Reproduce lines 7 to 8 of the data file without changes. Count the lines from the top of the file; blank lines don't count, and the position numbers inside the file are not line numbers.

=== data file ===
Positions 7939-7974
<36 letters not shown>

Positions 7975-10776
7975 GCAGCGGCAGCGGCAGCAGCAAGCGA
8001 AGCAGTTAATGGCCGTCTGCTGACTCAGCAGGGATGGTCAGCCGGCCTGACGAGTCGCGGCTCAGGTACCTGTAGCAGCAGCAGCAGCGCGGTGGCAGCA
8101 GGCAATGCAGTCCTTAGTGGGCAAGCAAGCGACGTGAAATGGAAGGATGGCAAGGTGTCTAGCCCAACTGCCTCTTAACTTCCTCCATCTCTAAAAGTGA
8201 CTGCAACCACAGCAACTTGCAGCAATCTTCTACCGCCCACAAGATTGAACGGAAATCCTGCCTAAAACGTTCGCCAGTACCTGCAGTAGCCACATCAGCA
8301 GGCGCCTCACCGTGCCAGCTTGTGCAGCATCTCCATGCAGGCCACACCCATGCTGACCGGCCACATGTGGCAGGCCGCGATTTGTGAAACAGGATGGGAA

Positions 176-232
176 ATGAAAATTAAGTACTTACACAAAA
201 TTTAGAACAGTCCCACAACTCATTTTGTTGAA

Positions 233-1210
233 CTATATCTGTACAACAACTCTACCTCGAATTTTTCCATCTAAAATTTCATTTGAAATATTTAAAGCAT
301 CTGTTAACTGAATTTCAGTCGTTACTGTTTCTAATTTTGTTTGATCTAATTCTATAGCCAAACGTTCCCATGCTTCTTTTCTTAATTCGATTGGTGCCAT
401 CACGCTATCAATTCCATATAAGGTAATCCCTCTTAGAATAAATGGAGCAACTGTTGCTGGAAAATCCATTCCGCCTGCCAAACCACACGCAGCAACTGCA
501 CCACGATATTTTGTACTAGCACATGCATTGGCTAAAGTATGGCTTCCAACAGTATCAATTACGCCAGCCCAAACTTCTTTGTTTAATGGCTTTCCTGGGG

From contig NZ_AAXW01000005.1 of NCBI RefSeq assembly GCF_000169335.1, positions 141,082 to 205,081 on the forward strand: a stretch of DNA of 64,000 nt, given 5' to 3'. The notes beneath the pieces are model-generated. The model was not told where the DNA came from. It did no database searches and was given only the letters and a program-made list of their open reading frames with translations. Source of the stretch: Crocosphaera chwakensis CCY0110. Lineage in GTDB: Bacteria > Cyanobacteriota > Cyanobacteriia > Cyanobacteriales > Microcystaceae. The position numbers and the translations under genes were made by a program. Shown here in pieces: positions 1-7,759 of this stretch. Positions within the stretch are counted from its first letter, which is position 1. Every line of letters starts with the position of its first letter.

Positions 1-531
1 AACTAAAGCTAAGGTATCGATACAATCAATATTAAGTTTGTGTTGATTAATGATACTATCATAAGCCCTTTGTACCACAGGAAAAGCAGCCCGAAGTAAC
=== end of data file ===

8201 CTGCAACCACAGCAACTTGCAGCAATCTTCTACCGCCCACAAGATTGAACGGAAATCCTGCCTAAAACGTTCGCCAGTACCTGCAGTAGCCACATCAGCA
8301 GGCGCCTCACCGTGCCAGCTTGTGCAGCATCTCCATGCAGGCCACACCCATGCTGACCGGCCACATGTGGCAGGCCGCGATTTGTGAAACAGGATGGGAA